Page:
• In another embodiment, amplified DNA products are detected by removing heat rather than applying heat to the PCR reaction solution and thermal reference solution. Heat may be removed from the PCR reaction solution and the thermal reference solution by use of, for example, a cooling system. In embodiments that include DTA analysis, the presence of nucleotide products is indicated by a difference in the temperature of the PCR reaction solution and reference solution. In embodiments that include power-compensated DSC analysis, the presence of nucleotide products is indicated by a difference in the power input to the cooling systems. In embodiments that include heat flux DSC analysis, the presence of nucleotide products is indicated once the differential temperature has been related to an enthalpy change in the PCR reaction solution.
  • Generally, the temperatures of the PCR reaction solution and the thermal reference solution (DTA), the power inputs to the heaters or coolers that supply or remove heat from the PCR reaction solution and thermal reference sample (power-compensated DSC), or the differential temperature between the reaction solution and reference solution (heat flux DSC) are measured while heat is applied or removed. However, in some embodiments the measurements are made after the heat has been applied or removed. For instance, in an end-point PCR analysis method, the amplified DNA is typically analyzed after the reaction cycling is complete.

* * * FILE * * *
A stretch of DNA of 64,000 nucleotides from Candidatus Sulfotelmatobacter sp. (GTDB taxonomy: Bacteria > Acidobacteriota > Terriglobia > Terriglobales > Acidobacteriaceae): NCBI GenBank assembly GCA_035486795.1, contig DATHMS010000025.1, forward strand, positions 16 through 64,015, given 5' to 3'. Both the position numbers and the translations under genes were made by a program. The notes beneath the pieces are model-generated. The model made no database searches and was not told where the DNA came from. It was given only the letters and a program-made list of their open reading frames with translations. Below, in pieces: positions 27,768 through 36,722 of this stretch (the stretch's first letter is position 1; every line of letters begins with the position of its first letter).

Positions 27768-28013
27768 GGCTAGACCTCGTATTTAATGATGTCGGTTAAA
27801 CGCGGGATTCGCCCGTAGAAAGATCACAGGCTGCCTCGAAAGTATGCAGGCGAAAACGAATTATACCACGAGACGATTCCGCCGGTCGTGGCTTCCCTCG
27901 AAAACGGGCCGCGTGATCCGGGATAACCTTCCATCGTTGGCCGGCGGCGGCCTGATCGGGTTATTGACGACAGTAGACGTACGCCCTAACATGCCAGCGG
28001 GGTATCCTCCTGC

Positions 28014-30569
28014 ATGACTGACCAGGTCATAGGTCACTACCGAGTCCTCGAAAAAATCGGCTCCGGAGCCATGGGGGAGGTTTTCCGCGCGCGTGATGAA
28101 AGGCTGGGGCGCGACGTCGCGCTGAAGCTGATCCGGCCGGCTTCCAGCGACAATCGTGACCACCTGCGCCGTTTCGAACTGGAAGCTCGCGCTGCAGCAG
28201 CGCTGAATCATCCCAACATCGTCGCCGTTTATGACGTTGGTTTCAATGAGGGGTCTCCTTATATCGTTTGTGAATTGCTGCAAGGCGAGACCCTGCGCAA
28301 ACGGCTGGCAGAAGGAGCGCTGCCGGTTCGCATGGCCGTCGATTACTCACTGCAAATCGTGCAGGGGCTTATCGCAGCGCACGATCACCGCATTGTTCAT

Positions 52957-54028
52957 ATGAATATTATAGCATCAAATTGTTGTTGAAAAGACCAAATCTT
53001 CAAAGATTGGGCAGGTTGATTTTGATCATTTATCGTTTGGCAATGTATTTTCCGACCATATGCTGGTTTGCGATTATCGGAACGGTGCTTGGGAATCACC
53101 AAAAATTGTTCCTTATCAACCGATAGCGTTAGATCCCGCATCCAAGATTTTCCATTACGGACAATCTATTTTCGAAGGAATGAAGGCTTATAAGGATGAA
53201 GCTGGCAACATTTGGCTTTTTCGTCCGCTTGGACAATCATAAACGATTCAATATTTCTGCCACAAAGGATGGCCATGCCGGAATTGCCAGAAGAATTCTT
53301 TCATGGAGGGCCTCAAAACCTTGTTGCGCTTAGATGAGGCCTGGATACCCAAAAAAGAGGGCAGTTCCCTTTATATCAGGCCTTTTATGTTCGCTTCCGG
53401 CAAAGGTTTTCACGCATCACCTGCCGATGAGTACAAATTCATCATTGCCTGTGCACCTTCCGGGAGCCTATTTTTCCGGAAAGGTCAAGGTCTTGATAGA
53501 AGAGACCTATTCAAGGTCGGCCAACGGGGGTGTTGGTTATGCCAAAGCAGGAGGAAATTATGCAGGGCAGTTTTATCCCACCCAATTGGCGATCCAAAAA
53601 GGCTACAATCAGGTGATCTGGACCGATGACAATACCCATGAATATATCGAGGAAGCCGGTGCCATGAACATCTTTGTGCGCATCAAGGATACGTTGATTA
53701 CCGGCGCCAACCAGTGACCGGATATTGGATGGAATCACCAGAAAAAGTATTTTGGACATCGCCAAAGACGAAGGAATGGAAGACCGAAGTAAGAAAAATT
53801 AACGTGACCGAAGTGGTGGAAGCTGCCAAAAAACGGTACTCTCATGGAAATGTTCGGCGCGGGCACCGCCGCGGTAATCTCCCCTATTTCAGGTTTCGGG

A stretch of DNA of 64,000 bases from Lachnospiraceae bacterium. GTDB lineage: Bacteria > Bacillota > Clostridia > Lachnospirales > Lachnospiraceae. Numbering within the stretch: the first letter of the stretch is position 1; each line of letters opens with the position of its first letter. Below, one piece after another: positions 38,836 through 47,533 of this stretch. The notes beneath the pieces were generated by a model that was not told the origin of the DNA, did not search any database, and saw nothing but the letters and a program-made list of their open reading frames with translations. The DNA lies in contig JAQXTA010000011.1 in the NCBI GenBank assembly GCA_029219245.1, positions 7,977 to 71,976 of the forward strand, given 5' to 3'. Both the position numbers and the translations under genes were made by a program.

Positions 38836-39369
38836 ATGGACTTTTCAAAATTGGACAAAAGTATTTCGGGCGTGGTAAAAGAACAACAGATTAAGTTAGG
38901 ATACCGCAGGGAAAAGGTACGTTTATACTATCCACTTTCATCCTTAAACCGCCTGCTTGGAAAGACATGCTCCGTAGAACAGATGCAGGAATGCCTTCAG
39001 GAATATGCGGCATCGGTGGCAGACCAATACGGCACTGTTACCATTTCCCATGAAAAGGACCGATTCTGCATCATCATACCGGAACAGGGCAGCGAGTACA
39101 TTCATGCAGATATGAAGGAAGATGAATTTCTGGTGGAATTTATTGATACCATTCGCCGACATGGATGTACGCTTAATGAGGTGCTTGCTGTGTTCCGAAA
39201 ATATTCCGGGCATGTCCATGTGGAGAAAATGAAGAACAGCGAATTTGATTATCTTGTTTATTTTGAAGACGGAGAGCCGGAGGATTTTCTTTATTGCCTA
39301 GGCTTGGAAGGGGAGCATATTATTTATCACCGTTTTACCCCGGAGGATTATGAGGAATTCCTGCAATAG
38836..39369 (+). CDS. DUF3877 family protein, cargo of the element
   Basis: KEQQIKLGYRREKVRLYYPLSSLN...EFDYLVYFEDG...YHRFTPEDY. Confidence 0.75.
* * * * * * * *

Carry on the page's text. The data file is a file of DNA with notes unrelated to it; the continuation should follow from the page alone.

• The thermal reference solution is utilized to match the thermal properties of the PCR reaction solution before amplification of DNA. The reference sample generally does not produce amplified DNA during the thermal cycles applied to the samples within the reaction block. Accordingly, after several thermal cycles, the thermal properties of the PCR reaction solution(s) have changed while the thermal properties of the reference solution are generally the same.